These, in brief, are the points of view on which the German demand for the immediate start of the unrestricted U-boat warfare is based, and which caused the Imperial Chancellor and the Foreign Affairs Department to revise their hitherto objective views.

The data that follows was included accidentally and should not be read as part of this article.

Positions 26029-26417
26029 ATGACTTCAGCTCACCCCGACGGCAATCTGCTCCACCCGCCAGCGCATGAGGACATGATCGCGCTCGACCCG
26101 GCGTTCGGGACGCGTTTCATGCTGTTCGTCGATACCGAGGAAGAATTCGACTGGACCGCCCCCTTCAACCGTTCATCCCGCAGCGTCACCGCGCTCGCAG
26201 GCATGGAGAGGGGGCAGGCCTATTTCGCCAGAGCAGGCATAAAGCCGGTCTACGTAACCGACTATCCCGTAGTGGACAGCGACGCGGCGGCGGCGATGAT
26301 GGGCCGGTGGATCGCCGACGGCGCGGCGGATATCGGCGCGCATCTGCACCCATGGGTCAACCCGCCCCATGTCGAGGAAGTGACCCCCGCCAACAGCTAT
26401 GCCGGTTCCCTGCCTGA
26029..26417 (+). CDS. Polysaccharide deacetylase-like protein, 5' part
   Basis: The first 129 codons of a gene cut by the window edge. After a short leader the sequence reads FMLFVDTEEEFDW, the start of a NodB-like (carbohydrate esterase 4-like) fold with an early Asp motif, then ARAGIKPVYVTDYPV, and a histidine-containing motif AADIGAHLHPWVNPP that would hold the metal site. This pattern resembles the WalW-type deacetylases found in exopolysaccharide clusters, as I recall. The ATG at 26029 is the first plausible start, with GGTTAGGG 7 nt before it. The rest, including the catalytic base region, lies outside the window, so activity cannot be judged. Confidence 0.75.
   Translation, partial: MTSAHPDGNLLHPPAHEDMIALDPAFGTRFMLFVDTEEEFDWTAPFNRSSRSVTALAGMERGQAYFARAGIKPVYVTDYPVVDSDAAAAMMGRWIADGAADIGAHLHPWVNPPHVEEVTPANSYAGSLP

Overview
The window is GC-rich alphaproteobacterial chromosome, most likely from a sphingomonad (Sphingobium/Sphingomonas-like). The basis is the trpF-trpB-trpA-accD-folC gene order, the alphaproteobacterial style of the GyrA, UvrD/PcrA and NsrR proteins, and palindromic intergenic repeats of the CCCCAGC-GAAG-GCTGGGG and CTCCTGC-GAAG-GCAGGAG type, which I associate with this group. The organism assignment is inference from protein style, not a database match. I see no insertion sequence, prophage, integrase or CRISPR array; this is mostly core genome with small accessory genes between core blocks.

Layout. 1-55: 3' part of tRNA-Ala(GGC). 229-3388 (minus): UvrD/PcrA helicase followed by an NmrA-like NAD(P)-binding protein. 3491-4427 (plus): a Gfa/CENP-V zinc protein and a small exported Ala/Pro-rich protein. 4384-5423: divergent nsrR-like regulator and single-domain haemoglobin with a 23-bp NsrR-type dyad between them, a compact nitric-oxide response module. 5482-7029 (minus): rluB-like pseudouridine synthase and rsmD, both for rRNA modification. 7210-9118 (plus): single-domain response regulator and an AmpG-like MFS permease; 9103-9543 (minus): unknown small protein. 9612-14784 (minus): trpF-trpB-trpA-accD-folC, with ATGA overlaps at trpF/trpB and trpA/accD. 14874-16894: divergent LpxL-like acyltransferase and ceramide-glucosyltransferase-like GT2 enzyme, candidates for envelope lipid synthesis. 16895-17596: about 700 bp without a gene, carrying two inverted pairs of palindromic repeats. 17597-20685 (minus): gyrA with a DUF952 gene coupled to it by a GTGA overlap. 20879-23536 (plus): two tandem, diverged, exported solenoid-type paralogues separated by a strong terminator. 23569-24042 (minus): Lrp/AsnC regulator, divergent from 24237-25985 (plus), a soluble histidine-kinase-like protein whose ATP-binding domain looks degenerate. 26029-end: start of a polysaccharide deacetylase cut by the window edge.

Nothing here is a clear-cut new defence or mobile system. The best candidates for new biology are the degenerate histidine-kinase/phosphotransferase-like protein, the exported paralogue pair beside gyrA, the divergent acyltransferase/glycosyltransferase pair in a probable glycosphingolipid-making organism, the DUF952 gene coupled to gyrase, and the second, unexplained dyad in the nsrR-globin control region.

Both the Austrian Minister for Foreign Affairs and the Hungarian Prime Minister pointed out what disastrous consequences would ensue from America's intervention, in a military, moral, agricultural and financial sense, and great doubt was expressed of the success of a blockade of England. Count Czernin held that the Germans overlooked the possibility of lowering the consumption in England, taking into consideration the fact that since the war consumption in the countries of the Central Powers had been reduced by half. Further, Count Czernin referred to the very vague and by no means convincing data of the German naval authorities. It was also debated whether a continuation of the U-boat war to the present extent (the destruction on an average of 400,000 tons per month) would not be more likely to achieve the desired end, and if it were not more advisable not to play our last and best card until all other means had been tried. The possibility of being able to start a ruthless U-boat warfare hung like a Damocles' sword over the heads of our adversaries, and would perhaps be a more effectual means of ending the war than the reckless use of the U-boat as a weapon of war, carrying with it the danger of an attack by the neutrals. If the effect expected by Germany was not realised, which was within the bounds of possibility, we must be prepared to see the desire for war in the enemy greatly intensified. However that may be, the vanishing of the desire for peace must be accepted as an established fact. Finally, it was pointed out that the arguments recently put forward by the Germans show a complete novum, namely, the danger on the Western front in view of the great Anglo-French offensive that is expected. Whereas formerly it was always said that the attacks of the enemy would be repulsed, it is now considered necessary to relieve the land army by recklessly bringing the navy into the line of action. If these fears are justified, then most certainly should all other considerations be put on one side and the risk ensuing from the ruthless employment of the U-boats be accepted. Both Count Czernin and Count Tisza expressed their grave doubts in this connection.